The San Jose city council is set to vote tomorrow on a lease extension for the Sharks on their current arena while talking about whether to build a new one. You can read the proposal here; it’s a bit convoluted and I haven’t made sense of it all yet, but Marc Morris of Better Sense San Jose has sent along his analysis, which is this:
1. The Sharks get immediate relief from previously obligated rent payments (total reduction is $7.25M = $2M for the Arena and $5.25M for the Ice Center, where the Sharks and their new AHL farm team practice).
2. Starting in 2018, the Sharks stop paying any rent at all (that’s $0 per year) for the city owned Arena, down from roughly $5M per year.
3. The City in the short term kicks in $6M and then, starting in 2018, pays $2.6M for ‘capital and modernization needs’ for the Arena. That of course will be financed by the $0 a year rent.
4. The Sharks get to spend a lot of this ‘capital’ money for revenue enhancing improvements; for its efforts, the City gets precisely none of the enhanced revenue.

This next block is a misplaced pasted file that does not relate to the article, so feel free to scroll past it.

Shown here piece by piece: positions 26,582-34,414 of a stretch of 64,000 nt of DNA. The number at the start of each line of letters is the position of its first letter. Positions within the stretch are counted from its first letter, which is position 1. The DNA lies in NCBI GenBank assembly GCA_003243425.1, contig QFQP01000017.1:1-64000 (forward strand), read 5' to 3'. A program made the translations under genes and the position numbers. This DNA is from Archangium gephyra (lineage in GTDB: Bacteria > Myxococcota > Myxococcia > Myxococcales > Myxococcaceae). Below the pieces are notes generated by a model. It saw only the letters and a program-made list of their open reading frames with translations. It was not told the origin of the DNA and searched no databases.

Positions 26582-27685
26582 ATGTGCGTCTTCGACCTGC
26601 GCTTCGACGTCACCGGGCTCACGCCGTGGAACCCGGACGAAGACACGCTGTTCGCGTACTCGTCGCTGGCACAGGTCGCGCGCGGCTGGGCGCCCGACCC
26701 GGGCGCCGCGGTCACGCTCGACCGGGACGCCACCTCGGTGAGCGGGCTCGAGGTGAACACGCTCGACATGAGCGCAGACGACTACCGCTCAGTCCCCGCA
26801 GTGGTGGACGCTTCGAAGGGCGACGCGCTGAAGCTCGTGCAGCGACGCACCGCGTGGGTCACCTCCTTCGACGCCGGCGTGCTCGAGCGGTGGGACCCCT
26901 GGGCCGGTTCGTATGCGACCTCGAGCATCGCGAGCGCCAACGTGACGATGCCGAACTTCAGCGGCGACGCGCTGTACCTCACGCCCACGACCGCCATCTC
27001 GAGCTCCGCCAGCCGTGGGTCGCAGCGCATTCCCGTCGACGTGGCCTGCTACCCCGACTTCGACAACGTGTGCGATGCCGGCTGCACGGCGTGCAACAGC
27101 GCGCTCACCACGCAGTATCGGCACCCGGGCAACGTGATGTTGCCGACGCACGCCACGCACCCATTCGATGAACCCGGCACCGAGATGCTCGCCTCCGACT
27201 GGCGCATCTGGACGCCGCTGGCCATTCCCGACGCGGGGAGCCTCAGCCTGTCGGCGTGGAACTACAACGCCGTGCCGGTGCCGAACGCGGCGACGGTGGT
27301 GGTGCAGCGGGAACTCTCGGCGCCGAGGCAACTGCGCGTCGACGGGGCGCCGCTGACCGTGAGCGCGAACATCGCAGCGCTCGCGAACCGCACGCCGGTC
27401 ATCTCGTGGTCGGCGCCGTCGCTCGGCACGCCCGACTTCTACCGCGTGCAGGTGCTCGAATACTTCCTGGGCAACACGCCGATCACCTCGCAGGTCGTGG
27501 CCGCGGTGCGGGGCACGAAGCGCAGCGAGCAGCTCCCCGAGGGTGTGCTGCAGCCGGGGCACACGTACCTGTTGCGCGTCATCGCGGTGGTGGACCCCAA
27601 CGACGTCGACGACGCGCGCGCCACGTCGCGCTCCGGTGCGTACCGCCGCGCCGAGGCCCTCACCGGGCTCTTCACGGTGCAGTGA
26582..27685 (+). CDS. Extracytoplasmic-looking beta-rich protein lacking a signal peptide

5. Just to rub it in, the agreement also explicitly prohibits the City from getting any new revenue from its own Arena, like maybe adding a ticket tax.
6. It appears that the City will take on the interest rate risk for the bonds on the Ice Center, making the current ultra-low rates the new baseline for the rent calculation. After all, there’s little to no probability that rates will go up in the next 10 to 20 years.
7. And, although this never gets mentioned, the City will continue to pay over $10M a year in interest on the bonds that paid for construction of the Arena in the first place. In the best case, the net loss to the City from the Arena is over $8M a year.
Like I said, I haven’t done the math on this myself, but if Morris is correct, that could easily be more than $100 million in concessions that the city would be providing to the Sharks — all for a team that doesn’t have an immediate alternative option to play in, and which isn’t even agreeing to a long-term lease deal in exchange. (They’d have to stay put through 2025, but it’s unlikely they could get a new arena built much before then anyway.) That’s the kind of thing you might think you’d want to have a hearing on, or even a financial study, before voting on whether to approve it, but that’s apparently not the way the San Jose city council rolls.